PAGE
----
The Respiratory System: Age-Related Changes & COPD

Chronic obstructive pulmonary disease, more commonly referred to as COPD, is one of the most significant health problems facing adults in the U.S. COPD is a leading cause of death, falling just behind heart disease, cancer, and accidents.

Approximately 500,000 Canadians have  been diagnosed with COPD, and it is estimated that an almost equal number of Canadians may also have COPD, but are not aware of it.

COPD represents a group of lung diseases, with the two most common being emphysema and chronic bronchitis. COPD is a progressive disease that becomes increasingly severe with age.

Symptoms of COPD include:

  • Constant coughing
  • Wheezing
  • Shortness of breath
  • Coughing up mucus
  • Tightness in the chest

Because of its progressive nature and with increased age as a leading factor, there is a greater prevalence of COPD in adults 65 years of age or older. The good news is that many adults can easily reduce their risk of COPD through lifestyle management.

According to the Canadian Lung Association smoking is the number one cause of COPD. Unsurprisingly, secondhand smoke is a significant risk factor as well. Research also suggests that there may be a link between poor air quality and COPD.

Seniors should take the following steps to reduce their risk of COPD:

  • Older adults that smoke should get support from a primary care physician and take steps to quit. There are many programs, services, and products that can help.
  • Seniors should avoid contact with secondhand smoke whenever possible.
  • Reducing exposure to air pollution can help reduce symptoms. Many cities issue poor air quality warnings – when these warnings are in effect, seniors should limit outside activities.
  • Seniors should avoid airborne irritants (chemicals, fumes, etc.) in the home.
  • A healthy diet and exercise plan, with direction from a physician, can improve lung function and overall health.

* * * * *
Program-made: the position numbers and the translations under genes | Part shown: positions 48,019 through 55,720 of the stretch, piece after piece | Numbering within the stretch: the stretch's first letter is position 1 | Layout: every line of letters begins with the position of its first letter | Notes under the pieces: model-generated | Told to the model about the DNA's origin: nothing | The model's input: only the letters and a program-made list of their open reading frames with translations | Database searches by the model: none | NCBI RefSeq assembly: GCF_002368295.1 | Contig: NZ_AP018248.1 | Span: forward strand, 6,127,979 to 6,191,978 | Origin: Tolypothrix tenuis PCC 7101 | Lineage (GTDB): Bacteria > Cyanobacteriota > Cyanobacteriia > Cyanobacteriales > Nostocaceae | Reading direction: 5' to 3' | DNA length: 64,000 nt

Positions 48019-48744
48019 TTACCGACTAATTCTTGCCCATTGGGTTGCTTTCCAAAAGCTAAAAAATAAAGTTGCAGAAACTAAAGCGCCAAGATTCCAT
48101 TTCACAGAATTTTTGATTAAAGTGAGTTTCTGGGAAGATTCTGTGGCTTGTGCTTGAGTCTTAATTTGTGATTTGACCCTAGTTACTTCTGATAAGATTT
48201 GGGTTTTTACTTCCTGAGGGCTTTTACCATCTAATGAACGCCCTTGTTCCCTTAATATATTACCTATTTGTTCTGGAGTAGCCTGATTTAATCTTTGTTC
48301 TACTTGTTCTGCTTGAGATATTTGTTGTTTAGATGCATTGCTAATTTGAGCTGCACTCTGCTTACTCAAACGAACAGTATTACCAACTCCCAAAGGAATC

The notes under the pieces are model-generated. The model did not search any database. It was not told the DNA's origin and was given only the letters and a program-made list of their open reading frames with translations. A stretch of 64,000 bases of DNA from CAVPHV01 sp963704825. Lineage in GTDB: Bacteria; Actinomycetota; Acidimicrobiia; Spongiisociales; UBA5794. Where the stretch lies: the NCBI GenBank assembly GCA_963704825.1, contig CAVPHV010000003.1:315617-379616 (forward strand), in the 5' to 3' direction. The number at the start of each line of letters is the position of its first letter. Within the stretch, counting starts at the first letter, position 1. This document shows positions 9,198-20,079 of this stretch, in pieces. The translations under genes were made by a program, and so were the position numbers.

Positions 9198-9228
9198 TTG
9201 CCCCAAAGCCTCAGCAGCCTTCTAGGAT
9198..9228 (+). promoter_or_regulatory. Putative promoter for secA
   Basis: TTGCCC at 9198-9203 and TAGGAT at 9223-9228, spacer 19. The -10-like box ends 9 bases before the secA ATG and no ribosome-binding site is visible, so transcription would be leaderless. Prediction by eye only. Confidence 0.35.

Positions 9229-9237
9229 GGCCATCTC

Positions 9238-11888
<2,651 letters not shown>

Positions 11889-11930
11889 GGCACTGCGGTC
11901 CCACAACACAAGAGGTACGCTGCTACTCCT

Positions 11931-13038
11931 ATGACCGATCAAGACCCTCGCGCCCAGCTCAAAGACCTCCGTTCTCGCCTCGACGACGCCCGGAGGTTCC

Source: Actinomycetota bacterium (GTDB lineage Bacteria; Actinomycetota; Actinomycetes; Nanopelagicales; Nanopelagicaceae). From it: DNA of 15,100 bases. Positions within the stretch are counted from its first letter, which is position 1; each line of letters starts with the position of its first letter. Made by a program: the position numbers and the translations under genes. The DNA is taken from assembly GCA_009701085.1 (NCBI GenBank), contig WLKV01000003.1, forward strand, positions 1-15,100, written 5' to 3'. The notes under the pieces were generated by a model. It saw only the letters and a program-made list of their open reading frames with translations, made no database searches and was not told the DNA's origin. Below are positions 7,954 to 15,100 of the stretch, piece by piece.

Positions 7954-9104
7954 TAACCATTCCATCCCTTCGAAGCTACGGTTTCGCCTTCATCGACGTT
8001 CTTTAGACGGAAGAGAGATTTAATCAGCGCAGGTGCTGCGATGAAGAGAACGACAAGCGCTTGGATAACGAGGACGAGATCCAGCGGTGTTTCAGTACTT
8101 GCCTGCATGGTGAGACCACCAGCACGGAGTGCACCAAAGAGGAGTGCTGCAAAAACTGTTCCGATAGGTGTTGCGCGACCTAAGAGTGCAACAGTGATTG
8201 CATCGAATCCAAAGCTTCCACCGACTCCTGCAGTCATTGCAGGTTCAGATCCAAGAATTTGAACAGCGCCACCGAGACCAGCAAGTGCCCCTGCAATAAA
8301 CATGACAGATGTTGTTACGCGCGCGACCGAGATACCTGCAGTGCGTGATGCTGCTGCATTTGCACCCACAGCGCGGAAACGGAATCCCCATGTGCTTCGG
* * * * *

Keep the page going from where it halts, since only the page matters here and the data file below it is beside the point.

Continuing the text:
• Older adults should understand the impact of aging on their respiratory system and how to reduce their risk of any related diseases, illnesses, or conditions.
  • Doctors may recommend getting vaccinations for both influenza and pneumococcal pneumonia in order to guard against further breathing complications.

Comfort Keepers® Can Help
As part of a healthcare team, an in-home caregiver can assist with activities that slow progression of the disease, or reduce the risk for those with respiratory issues. Comfort Keepers caregivers can help by supporting physician-recommended health programs, preparing meals, encouraging prescribed physical activity, reminding seniors to take medications and providing transportation to scheduled appointments. Call your local office today to discuss our available services.

 

 

References:

Healthline. “Everything You Need to Know About Chronic Obstructive Pulmonary Disease (COPD).” Web. 2018.
Everyday Health. “5 Best Ways to Prevent COPD” by Chris Iliades, MD. Web. 2018.
Aging Care. “An Overview of COPD” by National Institutes of Health. Web. 2017.
Unity Point Health. “The Top 8 Respiratory Illnesses and Diseases.” Web. 2014.
Canadian Lung Association. “COPD.” Web. 2019.
Centers for Disease Control and Prevention. “Chronic Respiratory Disease.” Web. 2017.

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